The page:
Sometimes there are very simple answers why some manufacturers use paint and others use foil or paper for the loop faraday shield. Usually it is related to ease of construction or cost, not necessarily to performance. Each technique has its advantages and disadvantages. And, you may only determine what those factors are by trial and error. My background has been in using paint shields. This process can be a little tricky if you don’t know what to avoid. For example. It’s best to have a very smooth surface on which to place the paint. Painting a shield on an irregular surface can cause excessive noise in the detector. If fact early Discovery loops had only the bottom cover painted in order to avoid too many surfaces that were not smooth. However, after some problems were worked out all their loops were 100%­shielded. Making an electrical connection to a paint shield is difficult too. When I was with Teknetics we experimented with many correction methods before settling on one process that produced consistent results. A poor connection was prone to breaking loose or producing very high detector noise.

Generally its best to have some distance between the shield and the coils. However, I have seen many designs were the shield is place directly on the wire. A foil shield for example. The conductivity of the shield must be low enough to not interfere with the detector operation. My personal experience has suggested that resistances around 10K ohms per square or optimum. However, the resistance can vary quite a bit without effecting detector operation. When this value drops below 1k then you can have pickup problems.



The standard loop size is the best size to use on a fixed GB detector since it was the coil most likely to which the detector was designed. If you read my post to Reg you will see that I took extra care to try to insure that the other loop sizes meet the same characteristics as that of the standard coil. It is also true that larger coils pickup the ground more than smaller coils. So any phase errors due to a detector-coil mismatch will make this problem worse. The only sure way to get around this is in using a detector with a GB mode and a manual ground balance.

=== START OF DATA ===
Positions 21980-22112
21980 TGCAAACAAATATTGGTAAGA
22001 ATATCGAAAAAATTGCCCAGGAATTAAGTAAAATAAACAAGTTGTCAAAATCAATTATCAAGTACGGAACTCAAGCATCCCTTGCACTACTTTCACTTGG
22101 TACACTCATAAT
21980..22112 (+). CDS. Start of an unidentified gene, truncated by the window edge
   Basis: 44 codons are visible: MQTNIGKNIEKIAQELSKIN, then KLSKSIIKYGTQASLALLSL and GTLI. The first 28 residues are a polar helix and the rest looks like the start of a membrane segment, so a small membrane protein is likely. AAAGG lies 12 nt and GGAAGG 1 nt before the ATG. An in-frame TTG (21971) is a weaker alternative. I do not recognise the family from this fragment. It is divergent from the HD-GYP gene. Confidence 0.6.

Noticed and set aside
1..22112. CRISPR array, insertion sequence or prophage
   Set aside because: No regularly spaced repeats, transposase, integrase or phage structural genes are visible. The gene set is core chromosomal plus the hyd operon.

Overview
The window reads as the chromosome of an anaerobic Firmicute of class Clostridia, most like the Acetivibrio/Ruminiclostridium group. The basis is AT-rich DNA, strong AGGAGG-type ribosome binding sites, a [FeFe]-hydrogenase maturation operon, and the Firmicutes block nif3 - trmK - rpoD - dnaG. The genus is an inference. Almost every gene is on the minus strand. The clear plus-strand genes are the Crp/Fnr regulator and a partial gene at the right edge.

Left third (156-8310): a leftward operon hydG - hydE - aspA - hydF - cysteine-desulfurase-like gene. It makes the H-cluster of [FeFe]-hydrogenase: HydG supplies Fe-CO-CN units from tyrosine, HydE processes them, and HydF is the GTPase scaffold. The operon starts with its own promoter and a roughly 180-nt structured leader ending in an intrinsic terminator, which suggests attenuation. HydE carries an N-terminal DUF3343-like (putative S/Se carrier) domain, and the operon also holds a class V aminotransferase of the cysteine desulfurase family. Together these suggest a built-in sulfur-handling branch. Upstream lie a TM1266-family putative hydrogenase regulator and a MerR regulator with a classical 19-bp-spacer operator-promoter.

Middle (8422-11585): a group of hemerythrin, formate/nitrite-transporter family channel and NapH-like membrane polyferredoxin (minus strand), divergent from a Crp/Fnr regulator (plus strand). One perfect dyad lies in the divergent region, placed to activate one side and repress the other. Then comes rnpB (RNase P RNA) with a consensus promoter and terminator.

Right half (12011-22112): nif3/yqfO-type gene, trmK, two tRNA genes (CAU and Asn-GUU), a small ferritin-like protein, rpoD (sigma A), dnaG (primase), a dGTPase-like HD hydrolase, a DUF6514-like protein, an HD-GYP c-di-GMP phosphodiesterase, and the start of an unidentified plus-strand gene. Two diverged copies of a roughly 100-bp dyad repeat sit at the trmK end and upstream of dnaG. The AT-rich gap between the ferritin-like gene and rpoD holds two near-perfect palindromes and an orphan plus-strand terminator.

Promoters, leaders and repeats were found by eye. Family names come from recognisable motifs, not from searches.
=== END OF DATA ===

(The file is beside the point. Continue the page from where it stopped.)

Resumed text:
If the ground is very heavily mineralized due to natural mineralization or pollution, a fixed GB machine would probably be of no value. An error of several degrees, as I point out above, will translate into a negative offset totally masking all targets. To make matters worse, most detectors are designed to work in moderately mineralized ground. Where the ground strength is not excessive. High mineralization will overdrive the front-end circuits of most detectors making them useless. Raising the coil above the ground will eliminate front-end saturation. However, as an operator you may never know just how high to raise the coil in order to avoid saturation.

Loop fold-over was a term I came up with to describe the non-linear characteristics of a loop. Generally, as you lower the loop to the ground the output increase as a function of the mineral in the ground getting closer to the coil. However, I have noticed that some coil configurations will reverse signal polarity if the ground is close enough to the loop. This characteristic is loop design dependent. In some ways its good since it tends to balance the mineral out. Its very difficult to observe in an actual “real” ground condition since its simply a small change in the amplitude of the loop signal. In most cases the loop output does not change polarity. This characteristic is most easily observed using a point source ground, a piece of ferrite

Re: George Payne on loops (technical aspects):smoke:
Posted by: Vagabond87
Date: June 07, 2018 01:41PM
Them's a lot of fancy words :huh: I suppose I set myself up for that one...

All kidding aside, thank you very much!! This is why I'm loving this forum! Going to take a few weeks and read this, and I'll be back with more crazy questions! Thanks Vlad!

Always good to read something from George P. !! thanx Vlad N/T
Posted by: Tom_in_CA
Date: June 07, 2018 06:31PM
N/T

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Great info if you are building a coil......but maybe not real world useful to hunters.:lol:
Posted by: vlad
Date: June 07, 2018 08:32PM
George's innovation was legendary; @ one time he was 'stand alone.' Dave Johnson once said George used a propriety system in TID that maybe no one else might have come up with.
But Dave takes a back seat to no one; the number of designs he worked on are astonishing. (His CZ came out about '92, and 26 years later is still in production and one of the deepest.) :clap:
Anyone interested George is still around: hamby@cyberis.net



Edited 1 time(s). Last edit at 06/07/2018 08:36PM by vlad.